Part Five

Easter reflections on masterworks of Christian art

Part 5: Caravaggio, The Incredulity of Saint Thomas, 1601-02


Eight days later, his disciples were inside again, and Thomas was with them. Although the doors were locked, Jesus came and stood among them and said, “Peace be with you.” Then he said to Thomas, “Put your finger here, and see my hands; and put out your hand, and place it in my side. Do not disbelieve, but believe.” Thomas answered him, “My Lord and my God!”
– John 20:26-28 (ESV)


Caravaggio’s The Incredulity of Saint Thomas is a startling painting, which perhaps explains why it is one of his most replicated works. Twenty-two copies are known to exist.

Here is Christ, fully God and fully man. The absence of the customary halo emphasizes His corporeality. The nail-scarred hands and open side emphasize His divine power over death. This painting is at the same time wondrous and grotesque. Designed to move us when we see it, it presents us with evidence of both Christ’s violent death and His supernatural resurrection. Jesus guides Thomas’s hand into the wound, as He also guides the disciple’s heart from skepticism to belief.

Caravaggio worked to give us a composition that would not only depict the moment when the disciple stuck his finger into Christ’s wound, but also give viewers a kind of visceral experience on viewing it, as though we are there with the two others looking over Thomas’s shoulder.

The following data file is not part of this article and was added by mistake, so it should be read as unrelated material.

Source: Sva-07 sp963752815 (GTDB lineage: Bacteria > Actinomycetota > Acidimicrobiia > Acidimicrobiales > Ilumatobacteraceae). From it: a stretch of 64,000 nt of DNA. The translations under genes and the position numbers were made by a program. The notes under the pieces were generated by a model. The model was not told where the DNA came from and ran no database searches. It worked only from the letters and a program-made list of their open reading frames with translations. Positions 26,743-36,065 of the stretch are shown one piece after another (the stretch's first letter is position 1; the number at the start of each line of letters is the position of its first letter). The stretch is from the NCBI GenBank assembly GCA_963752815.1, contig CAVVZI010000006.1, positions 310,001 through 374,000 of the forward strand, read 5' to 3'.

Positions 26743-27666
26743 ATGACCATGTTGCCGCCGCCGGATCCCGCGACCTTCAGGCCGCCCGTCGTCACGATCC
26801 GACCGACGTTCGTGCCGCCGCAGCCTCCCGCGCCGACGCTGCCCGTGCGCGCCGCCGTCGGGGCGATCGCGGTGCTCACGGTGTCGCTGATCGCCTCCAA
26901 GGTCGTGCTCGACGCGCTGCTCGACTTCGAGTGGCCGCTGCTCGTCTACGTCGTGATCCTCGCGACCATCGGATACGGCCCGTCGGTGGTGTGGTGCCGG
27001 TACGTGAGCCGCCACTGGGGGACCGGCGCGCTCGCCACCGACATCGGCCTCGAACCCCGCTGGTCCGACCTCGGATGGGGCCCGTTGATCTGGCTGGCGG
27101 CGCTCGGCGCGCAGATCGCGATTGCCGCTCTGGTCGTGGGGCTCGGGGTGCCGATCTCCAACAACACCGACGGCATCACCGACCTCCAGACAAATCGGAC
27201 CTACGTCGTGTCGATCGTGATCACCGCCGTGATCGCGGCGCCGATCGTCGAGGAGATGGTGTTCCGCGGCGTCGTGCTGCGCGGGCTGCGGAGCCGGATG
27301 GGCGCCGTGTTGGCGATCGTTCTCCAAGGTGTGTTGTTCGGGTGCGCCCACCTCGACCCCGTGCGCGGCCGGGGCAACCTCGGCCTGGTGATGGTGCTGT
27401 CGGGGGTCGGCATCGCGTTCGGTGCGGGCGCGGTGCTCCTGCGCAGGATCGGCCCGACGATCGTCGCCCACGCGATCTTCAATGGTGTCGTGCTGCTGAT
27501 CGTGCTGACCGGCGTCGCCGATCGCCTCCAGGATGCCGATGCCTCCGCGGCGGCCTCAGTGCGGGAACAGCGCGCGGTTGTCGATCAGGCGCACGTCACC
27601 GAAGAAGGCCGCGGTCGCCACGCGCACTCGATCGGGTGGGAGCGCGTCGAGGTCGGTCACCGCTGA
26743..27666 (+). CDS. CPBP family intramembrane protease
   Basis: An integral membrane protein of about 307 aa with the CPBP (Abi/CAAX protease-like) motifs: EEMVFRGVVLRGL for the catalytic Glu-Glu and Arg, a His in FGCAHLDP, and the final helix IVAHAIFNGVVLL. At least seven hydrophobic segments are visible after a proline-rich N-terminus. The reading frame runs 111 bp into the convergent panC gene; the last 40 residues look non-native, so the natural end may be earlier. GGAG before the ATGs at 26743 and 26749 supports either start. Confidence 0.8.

It is no small thing to believe in Christ, because to believe in Him is to believe in resurrection. In a world where 100 out of 100 people die, resurrection defies logic to the point that the resurrection of one person becomes immediately relevant to us all. Easter reminds us that while resurrection may be hard to imagine, it is a more powerful certainty for the believer than death itself.

John says he wrote his gospel so that we might believe that Jesus is the Christ, the Son of God, and that by believing we would have life in His name (John 20:31). What a glorious purpose. Here’s a beautiful thought to go with it: The risen Christ bears on His resurrected body the wounds by which we are healed (1 Peter 2:24).

What do you believe?

Related Topics:  Resurrection

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Easter reflections on masterworks of Christian art

By Russ Ramsey

26 After eight days His disciples were again inside, and Thomas with them. Jesus came, the doors having been shut, and stood in their midst and said, Peace be with you."

27 Then He said to Thomas, Reach here with your finger, and see My hands; and reach here your hand and put it into My side; and do not be unbelieving, but believing."

28 Thomas answered and said to Him, My Lord and my God!"

31 but these have been written so that you may believe that Jesus is the Christ, the Son of God; and that believing you may have life in His name.

24 and He Himself bore our sins in His body on the cross, so that we might die to sin and live to righteousness; for by His wounds you were healed.

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